Since her aptly titled debut album, Rebellious Soul, K. Michelle has consistently offered her fans her pain, her desires, her challenges and her love without a filter …and she’s ok with that. For almost a decade K. Michelle has been a vocalist whose imprint and contribution to R&B is in alignment with not only her influences but singers whose artistry has the ability to connect to the listener’s soul. K. Michelle’s body of work is a testament to her experiences over time and a sonic journal that has chronicled her growth. Past aside, she is presently poised to speak her latest truth on her self proclaimed last R&B project, I’m the Problem.
Like most artists with a storied career, K. Michelle’s triumphs have been predicated by the challenges. Because she meets every obstacle head on, she chose a title that is a self-assessment of her juxtaposition between addressing the music business and the music being a vehicle for her personal bizness. I’m the Problem isn’t an emotional tweet. It boldly frames what she has now come to understand as her vantage point as she enters the next chapter of her career and her life. I’m the Problem is an affirmation. And much like she started her career, she continues to stand in her confidence while laying her heart bare to have a conversation with her fans about why being the problem isn’t always a negative. It’s self-care.
The lead single Scooch, which is her first #1 on the UAC, is a mid-tempo and playful song that speaks to love from a place of innocence reminiscent of the warm feeling that exists in a relationship. K. Michelle sits in the butterflies of newness with a maturity in knowing what she wants from someone she desires. There’s a hopefulness for what love can become. Whereas on Blame Yourself the song is the reality of being let down by the one you were foolishly in love with. Among all the heartbreak and disappointment, she introduces the possibility that whatever she is feeling is not anyone’s fault but her own. It is here where an aspect of the album title places her and the listener on the couch of introspection. There’s a courageous cynicism that is accepting something her heart is singing as her mind is coming to grips with. The awakening that exists makes This Man an appropriate song to confront the possibility of wanting someone who doesn’t belong to her. There is no more innocence. Passion is ok. Love no longer has boundaries.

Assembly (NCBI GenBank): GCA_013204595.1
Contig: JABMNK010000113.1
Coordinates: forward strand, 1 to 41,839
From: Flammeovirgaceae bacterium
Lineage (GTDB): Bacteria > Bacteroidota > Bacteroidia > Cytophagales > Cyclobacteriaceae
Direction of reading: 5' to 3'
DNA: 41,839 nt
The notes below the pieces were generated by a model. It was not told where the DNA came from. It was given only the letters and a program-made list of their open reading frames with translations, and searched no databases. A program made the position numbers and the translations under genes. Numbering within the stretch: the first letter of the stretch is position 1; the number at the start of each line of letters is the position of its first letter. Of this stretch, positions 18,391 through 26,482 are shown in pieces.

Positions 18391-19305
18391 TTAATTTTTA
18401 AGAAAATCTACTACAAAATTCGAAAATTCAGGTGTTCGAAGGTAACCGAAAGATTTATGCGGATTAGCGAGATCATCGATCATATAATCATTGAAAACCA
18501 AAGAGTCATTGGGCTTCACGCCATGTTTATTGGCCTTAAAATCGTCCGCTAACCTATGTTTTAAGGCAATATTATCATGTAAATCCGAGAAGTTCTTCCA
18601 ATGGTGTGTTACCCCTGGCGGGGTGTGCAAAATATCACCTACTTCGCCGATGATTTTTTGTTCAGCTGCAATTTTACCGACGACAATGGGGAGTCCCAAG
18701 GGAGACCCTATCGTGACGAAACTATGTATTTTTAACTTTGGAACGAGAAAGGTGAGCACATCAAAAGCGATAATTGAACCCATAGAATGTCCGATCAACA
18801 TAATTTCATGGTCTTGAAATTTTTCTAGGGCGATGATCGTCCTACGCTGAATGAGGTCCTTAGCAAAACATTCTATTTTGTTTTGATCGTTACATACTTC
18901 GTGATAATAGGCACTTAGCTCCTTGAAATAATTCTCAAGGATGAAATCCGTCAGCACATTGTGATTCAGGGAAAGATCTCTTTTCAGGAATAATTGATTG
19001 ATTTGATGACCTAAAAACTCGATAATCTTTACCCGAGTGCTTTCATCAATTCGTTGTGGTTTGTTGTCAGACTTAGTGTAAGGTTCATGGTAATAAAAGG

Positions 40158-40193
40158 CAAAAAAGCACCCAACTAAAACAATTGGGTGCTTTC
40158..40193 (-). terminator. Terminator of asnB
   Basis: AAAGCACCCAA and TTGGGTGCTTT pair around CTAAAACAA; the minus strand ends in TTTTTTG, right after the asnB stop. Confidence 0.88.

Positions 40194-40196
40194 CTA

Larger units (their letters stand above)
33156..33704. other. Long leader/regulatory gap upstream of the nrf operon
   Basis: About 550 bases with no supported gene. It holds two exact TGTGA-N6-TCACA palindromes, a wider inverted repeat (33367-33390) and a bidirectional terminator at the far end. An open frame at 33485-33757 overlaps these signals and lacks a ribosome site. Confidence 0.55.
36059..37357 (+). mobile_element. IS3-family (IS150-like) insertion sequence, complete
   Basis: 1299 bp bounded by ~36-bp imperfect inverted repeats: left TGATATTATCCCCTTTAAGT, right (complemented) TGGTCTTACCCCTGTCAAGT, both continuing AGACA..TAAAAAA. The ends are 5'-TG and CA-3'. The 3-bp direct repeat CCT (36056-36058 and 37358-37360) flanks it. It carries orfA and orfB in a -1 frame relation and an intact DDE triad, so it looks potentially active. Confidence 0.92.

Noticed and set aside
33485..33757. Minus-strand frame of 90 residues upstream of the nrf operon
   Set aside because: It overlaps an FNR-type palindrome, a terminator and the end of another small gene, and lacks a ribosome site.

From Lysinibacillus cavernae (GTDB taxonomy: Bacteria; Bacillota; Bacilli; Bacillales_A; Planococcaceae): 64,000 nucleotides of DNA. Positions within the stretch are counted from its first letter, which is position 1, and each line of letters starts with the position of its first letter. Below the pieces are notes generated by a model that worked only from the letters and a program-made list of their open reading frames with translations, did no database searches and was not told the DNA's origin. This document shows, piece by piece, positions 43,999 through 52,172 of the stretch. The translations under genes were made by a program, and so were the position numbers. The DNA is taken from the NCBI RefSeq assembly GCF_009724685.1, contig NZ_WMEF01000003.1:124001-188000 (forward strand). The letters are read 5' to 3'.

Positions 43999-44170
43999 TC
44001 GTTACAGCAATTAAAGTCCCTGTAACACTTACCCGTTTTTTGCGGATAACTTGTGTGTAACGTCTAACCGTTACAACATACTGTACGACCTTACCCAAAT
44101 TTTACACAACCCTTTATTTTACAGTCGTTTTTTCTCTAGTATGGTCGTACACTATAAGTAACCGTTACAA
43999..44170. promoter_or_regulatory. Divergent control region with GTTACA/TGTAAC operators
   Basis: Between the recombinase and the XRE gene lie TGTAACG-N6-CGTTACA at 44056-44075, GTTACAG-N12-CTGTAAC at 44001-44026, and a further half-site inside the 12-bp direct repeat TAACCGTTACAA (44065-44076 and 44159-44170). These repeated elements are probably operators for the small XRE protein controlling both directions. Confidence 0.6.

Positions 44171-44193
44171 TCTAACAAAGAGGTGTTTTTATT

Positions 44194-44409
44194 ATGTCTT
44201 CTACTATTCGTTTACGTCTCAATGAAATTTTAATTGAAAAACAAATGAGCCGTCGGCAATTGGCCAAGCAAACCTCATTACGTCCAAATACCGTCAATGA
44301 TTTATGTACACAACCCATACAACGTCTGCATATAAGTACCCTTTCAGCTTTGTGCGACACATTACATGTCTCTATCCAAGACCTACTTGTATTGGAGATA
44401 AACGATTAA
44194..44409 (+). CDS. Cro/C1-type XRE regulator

The rollercoaster of emotions connected to relationships as well as her independent desires is where K. Michelle delivers her honesty and authenticity of spirit. I’m the Problem cements what her fans remember and grew to love about her artistry. It is not just about her vocal talent but K. Michelle’s ability to make you feel.
“I feel like this album, I was able to give them exactly the K Michelle that they remember and grew to love to the one now. It shows growth, but it shows the same honesty, and it shows the topics and things that they come to me for as an artist. I have to be honest.” ~K. Michelle
However, her feelings are equally important as she confronts the summation of her career as an R&B artist on Same Damn Show. There is a duality that exists in the content that addresses what is expected of her and within her lane as an artist. What is and always will be from what she has known is no longer enough. The power of her voice accentuates the weight of complacency and demand to grow as a woman and as an artist. She will no longer accept the status quo. It is her swan song to R&B and to convention.
The outro, Tennessee, offers a palatable transition from what she has done in R&B to her next venture as a singer of country music. The production flips Arrested Development’s chart topping single of the same name. Although this song may not be a reflection of what is to come beyond this album, it is purposeful in showcasing another aspect of who K. Michelle truly is and has always been.
Regardless of what the next album is defined as, I'm the Problem is unapologetically R&B. It is among the lexicon of what happens when an artist can write about life over instrumentation. Through this offering K. Michelle, simply being Kimberly Michelle, is an alpha female and a country girl who idolizes Dolly Parton and Whitney Houston, loves Morgan Wallen, cries to Mary J. Blige’s music and wants her fans to feel good about the music she makes. No matter what people call it, blame her for making you feel something because at the end of the day she knows she is here to be the solution.